Biblical Feminism is not about being equal to a man.
I am not a man, therefore, why would I wish to be equal to one? Today’s feminists spend most of their time promoting the idea that men are ignorant, sexist, racist, homophobic meatheads whose solitary goal in life is to get laid. Yet their entire purpose depends on the claim that we’re equal to that bunch. That’s like saying you hate the popular kids in school while secretly wishing they had invited you to their lame beer parties.
When it comes to high school, you didn’t hate the popular kids as much as you hated being forced into a culture that tried to define you on the basis of their purview. The same goes for feminism: It is an ideology that forces women into ancient pagan notions of gender. To the feminist, women are defined by and confined within their bodies. Moreover, women are sexual beings whose number one concern is their fertility.
Of course, no feminist words it this way. Instead, they parade around claiming that all women would choose to have a man’s life if they had a choice. “If only I weren’t stuck with this uterus, I could be as sexually free as Don Draper,” the line goes. “If only I didn’t have these children suckling at my breast, I could be at the top of the corporate ladder.”
Feminism argues for biological liberation under the guise of social reform. It is an ideology that looks at the world and says, “Ermahgerd, I’m so totally like you, it’s just myself that’s getting in the way! Please invite me to your party!”
In the beginning (B’resheet, aka Genesis) God states, “Let us make humankind in our image, in the likeness of ourselves…” God wasn’t speaking with the Royal We; rather, Elohim (the ‘im’ makes the Hebrew term plural) spoke in accurate first person plural:
“The equality of men and women begins at the highest possible level: G-d. In Judaism, unlike traditional Christianity, G-d has never been viewed as exclusively male or masculine. Judaism has always maintained that G-d has both masculine and feminine qualities. …Both man and woman were created in the image of G-d. According to most Jewish scholars, “man” was created in Gen. 1:27 with dual gender, and was later separated into male and female.”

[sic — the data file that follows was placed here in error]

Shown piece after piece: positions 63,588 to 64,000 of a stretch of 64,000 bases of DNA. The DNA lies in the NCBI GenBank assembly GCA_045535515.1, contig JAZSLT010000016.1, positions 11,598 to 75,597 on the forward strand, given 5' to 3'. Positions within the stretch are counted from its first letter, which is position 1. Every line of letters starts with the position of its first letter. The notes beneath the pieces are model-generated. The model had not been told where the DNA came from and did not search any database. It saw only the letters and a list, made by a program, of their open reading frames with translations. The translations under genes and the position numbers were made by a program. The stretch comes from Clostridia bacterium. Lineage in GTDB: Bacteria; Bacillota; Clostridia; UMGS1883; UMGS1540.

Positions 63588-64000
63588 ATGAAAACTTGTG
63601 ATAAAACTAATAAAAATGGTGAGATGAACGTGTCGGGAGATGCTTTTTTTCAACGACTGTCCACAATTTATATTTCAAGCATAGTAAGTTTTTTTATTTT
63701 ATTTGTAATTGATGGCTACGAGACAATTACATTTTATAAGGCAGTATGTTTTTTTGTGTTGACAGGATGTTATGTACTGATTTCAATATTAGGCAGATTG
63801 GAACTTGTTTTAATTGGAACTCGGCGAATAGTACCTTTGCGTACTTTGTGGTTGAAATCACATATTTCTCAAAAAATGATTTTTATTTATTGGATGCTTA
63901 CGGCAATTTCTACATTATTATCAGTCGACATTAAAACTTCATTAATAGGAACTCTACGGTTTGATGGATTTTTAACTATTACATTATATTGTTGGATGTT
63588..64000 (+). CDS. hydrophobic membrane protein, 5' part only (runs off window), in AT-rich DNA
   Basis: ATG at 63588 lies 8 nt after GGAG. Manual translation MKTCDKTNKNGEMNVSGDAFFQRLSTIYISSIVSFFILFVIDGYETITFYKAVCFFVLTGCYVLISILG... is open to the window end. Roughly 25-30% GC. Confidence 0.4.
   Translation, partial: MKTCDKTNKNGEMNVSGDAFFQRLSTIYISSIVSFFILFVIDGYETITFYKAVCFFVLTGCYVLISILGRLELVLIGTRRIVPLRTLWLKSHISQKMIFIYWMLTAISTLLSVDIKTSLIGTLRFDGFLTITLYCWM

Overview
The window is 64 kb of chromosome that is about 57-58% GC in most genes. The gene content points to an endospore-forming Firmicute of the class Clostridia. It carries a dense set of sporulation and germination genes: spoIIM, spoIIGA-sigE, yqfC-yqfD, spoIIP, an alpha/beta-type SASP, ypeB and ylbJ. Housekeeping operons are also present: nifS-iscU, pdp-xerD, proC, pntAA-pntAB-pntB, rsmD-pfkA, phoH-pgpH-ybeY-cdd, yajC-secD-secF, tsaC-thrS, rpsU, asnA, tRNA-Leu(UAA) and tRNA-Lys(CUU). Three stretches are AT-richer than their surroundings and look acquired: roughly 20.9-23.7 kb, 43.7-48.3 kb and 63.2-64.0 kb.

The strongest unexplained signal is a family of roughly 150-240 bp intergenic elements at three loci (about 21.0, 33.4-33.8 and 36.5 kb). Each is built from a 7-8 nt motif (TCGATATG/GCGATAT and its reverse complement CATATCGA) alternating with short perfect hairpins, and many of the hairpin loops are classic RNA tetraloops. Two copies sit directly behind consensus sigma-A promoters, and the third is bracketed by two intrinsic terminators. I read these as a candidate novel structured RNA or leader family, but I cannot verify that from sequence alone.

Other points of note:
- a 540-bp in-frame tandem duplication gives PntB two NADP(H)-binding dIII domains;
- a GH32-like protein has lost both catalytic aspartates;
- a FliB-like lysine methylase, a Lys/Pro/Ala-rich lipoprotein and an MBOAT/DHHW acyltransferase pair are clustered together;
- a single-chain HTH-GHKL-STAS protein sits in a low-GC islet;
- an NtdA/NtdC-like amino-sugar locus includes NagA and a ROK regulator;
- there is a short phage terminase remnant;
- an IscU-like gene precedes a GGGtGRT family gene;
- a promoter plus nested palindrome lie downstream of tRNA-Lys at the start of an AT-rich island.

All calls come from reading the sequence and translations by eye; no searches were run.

While God may always be referred to in masculine terms, such as Elohim, His Spirit is not; the term “Ruach” is female. Given that “both sexes were created equally, directly by G-d, and in equal likeness to Him,” this is perhaps why “according to traditional Judaism, women are endowed with a greater degree of ‘binah’ (intuition, understanding, intelligence) than men.”
Obviously Rabbinic Judaism and denominational Christianity both have varying interpretations of gender equality. These interpretations often stray far from the Biblical text, but the explanation nevertheless can be found within the pages of scripture:
“So all the elders of Israel gathered together and came to Samuel at Ramah. They said to him, ‘You are old, and your sons do not follow your ways; now appoint a king to lead us, such as all the other nations have.’
But when they said, ‘Give us a king to lead us,’ this displeased Samuel; so he prayed to the Lord. And the Lord told him: ‘Listen to all that the people are saying to you; it is not you they have rejected, but they have rejected me as their king.’
…But the people refused to listen to Samuel. “No!” they said. “We want a king over us. Then we will be like all the other nations, with a king to lead us and to go out before us and fight our battles.”
Not only did the ancient Israelites reject their own unique identity in order to fit in with their pagan neighbors, they turned their backs on their own prophets – male and female – in favor of a purely patriarchal system of government!
Sound familiar? Whether the ancient Israelites, modern Jewish or Christian religions, or the feminist movement, the struggle remains the same: To fit in or be a stand out in the crowd. Biblical feminists choose to stand out, advocating for the individual’s rights, both female and male, on the grounds of being created in the image of God, not comparable to one another. And with all that time not being wasted on stereotyping, hating and being jealous of the opposite sex we can actually be happy making the world a better place for everyone involved.